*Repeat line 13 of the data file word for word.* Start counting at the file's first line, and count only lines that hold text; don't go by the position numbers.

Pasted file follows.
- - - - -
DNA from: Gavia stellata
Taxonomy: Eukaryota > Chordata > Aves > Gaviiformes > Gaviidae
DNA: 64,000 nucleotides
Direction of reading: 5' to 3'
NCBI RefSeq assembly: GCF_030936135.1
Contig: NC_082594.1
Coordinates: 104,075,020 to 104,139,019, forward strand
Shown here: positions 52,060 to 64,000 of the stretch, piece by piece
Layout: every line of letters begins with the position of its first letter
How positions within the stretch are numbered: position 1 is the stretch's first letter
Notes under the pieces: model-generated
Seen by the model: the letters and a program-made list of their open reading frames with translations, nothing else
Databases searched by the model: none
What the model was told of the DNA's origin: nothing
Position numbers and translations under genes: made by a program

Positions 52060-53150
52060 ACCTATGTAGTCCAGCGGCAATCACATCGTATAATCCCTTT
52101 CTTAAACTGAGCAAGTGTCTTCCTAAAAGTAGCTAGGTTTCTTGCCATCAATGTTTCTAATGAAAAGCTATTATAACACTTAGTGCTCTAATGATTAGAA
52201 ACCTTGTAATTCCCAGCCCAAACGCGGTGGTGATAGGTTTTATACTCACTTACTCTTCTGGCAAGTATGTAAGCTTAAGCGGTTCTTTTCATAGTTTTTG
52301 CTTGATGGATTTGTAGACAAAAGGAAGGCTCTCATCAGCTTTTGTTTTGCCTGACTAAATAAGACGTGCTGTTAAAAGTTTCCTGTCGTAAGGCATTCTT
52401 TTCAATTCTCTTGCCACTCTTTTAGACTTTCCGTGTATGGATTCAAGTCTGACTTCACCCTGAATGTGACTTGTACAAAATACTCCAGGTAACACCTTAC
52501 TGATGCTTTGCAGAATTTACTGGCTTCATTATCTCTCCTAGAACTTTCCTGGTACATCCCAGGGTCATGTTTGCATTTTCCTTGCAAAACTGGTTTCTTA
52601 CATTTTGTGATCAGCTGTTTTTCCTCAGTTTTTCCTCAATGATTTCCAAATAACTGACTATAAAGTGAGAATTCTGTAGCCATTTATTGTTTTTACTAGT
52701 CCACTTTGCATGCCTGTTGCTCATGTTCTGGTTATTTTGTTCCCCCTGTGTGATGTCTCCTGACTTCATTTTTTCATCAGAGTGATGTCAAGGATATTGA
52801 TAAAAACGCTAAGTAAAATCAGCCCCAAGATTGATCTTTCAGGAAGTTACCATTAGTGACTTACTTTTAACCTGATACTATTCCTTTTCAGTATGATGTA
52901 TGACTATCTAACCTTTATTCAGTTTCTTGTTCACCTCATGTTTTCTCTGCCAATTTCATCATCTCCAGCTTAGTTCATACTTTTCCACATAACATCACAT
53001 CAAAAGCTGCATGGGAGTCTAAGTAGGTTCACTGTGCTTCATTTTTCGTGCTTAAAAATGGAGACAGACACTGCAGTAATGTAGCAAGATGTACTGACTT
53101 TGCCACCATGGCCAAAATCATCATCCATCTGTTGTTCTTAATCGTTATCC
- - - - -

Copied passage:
Databases searched by the model: none